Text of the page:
the latter, directed by Bertrand Tavernier, was an excellent adaptation
and was nominated for an Oscar for Best Foreign Film.
By 1985, Thompson's novels were reissued and, following the lead of
R.V. Cassill (who wrote on Thompson as early as 1968), writers like
Stephen King and journals like The New York Review of Books, The
Village Voice and The New Republic declared Thompson the
uncrowned king of the hellish thriller.
Three American films from Thompson books
The Grifters, After Dark, My Swee, and The Kill-Off
produced before the decade was out; The Getaway
rather unsatisfactorily filmed by Sam Peckinpah in 1972
unsatisfactorily remade last year.
Somewhere in the midst of all this, Robert Polito and Michael McCauley
assembled a couple of Thompson samplers, then went their separate ways to
write biographies. McCauley was first out of the gate in 1991 with To
Sleep With the Devil. Now Polito weighs in with the one under review.
Thompson's re-emergence is not hard to figure. To begin with, dead
writers are cool, especially ones who were unknown in their lifetime. They
are seen as martyrs
spurned by popular taste and burned at the stake of anonymity. They aren't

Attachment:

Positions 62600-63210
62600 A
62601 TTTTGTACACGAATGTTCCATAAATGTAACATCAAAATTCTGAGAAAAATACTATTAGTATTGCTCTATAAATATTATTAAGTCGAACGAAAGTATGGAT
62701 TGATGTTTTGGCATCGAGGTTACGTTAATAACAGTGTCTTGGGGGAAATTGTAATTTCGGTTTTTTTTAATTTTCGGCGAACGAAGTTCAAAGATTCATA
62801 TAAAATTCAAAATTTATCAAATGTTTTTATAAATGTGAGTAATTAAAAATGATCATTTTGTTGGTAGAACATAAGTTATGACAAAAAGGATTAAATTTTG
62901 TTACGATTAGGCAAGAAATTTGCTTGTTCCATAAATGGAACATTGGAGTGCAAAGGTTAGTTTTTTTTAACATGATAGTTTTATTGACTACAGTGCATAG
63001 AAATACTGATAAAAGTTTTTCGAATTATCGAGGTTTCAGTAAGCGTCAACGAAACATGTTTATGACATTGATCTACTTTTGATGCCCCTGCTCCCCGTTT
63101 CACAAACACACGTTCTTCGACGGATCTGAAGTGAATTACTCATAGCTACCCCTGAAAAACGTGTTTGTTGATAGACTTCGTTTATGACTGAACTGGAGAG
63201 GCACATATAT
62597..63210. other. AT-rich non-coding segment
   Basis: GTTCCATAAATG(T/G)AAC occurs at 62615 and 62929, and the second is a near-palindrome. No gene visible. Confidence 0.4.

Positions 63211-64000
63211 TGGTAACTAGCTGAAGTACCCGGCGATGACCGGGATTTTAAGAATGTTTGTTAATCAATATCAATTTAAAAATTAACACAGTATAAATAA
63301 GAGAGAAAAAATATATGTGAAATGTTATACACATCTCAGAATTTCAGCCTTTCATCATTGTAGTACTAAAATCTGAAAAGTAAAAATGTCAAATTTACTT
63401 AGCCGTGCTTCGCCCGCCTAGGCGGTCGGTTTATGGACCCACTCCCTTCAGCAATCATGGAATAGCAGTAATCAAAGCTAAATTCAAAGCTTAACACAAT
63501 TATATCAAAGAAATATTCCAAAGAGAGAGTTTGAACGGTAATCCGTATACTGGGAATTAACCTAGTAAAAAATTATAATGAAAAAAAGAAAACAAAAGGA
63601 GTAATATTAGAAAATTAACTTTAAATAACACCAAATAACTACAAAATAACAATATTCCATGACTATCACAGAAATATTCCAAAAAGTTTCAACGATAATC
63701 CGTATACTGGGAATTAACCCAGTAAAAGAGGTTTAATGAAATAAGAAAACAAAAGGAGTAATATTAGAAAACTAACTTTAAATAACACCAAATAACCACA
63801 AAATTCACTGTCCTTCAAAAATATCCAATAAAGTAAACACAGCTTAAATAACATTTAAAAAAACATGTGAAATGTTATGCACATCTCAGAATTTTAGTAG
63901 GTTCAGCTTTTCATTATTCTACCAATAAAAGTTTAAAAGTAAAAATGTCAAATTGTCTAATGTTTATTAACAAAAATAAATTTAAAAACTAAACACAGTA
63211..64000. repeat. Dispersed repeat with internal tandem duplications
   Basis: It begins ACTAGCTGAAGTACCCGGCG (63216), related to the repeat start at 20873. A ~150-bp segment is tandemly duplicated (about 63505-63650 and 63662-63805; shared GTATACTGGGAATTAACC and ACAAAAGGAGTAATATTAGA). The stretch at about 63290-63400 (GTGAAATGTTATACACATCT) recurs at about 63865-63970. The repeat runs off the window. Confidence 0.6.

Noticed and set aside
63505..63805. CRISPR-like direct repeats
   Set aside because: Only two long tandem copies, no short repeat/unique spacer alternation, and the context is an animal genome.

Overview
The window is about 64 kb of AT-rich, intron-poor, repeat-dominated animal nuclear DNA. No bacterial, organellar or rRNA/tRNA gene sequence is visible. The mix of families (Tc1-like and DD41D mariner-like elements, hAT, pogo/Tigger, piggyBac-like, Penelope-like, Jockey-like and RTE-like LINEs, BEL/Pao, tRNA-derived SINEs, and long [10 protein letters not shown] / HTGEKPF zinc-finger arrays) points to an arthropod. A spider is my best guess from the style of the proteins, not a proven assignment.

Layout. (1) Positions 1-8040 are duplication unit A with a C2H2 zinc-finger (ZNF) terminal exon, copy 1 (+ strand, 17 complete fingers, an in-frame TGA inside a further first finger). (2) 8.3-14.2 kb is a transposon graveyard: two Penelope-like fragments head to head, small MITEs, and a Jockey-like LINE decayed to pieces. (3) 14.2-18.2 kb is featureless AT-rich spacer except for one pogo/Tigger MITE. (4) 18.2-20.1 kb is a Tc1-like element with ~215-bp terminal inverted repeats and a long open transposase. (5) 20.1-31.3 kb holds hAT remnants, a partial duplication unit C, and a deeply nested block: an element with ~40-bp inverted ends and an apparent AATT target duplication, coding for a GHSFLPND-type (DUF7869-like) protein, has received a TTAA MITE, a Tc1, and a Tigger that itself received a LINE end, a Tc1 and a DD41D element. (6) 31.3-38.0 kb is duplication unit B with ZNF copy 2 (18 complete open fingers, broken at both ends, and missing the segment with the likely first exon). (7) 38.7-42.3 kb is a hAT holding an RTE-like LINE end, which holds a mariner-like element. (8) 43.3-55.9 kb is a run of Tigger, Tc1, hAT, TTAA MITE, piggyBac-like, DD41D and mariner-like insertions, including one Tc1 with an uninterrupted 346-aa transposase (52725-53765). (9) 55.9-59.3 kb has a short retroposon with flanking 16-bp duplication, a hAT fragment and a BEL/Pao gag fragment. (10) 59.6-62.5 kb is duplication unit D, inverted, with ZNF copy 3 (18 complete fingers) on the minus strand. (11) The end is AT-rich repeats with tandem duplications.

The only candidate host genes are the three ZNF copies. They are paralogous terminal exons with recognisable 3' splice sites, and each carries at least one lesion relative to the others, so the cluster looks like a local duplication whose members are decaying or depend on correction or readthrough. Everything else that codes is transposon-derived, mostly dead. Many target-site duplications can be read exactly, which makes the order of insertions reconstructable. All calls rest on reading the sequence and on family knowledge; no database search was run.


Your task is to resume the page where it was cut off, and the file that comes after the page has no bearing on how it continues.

vulgar; they don't hawk their books on The Today Show or get their
pictures in Vanity Fair knocking back drinks with Norman Mailer.
But there's something else going on with Thompson. He has continued to
stay in vogue. His books stay in print, there's a t-shirt in his honor,
and the word "Thompsonian" has appeared in the occasional review.
So what's the big deal? Possibly he was simply ahead of his time; the
cracked, free-verse self-absorption you hear in his crazed narrators
prefigures the Age of Punk. He's the perfect ghost for an age more violent
and nihilistic than his own.
Which is not to say that Thompson's art, if you want to call it that,
wasn't wildly inconsistent. The temptation is strong to write him off as
a student of the Quick and Dirty School, where rawness, spontaneity and
immediacy take considerable precedence over craft.
But therein lie the seeds of genius, or something like it. His best
novels are truly inspired: they start out on familiar, small-town turf and
end up in a crazy man's version of the Book of Ezekiel. They are tales
told by monsters, and they have a genuine feel for a monster's unhinged
world view, where the only moral code is that evil is as evil does. One
law for the saved and the damned is oppression.
"The trouble with killing," as Carl Bigelow says in Savage
Night, "is that it's so easy. You get to where you almost do it
without thinking. You do it instead of thinking."
Like Gilles de Rais, the satanic 13th-Century child killer who appears
in J.K. Huysmans' La Bas, the derangement of Thompson's killers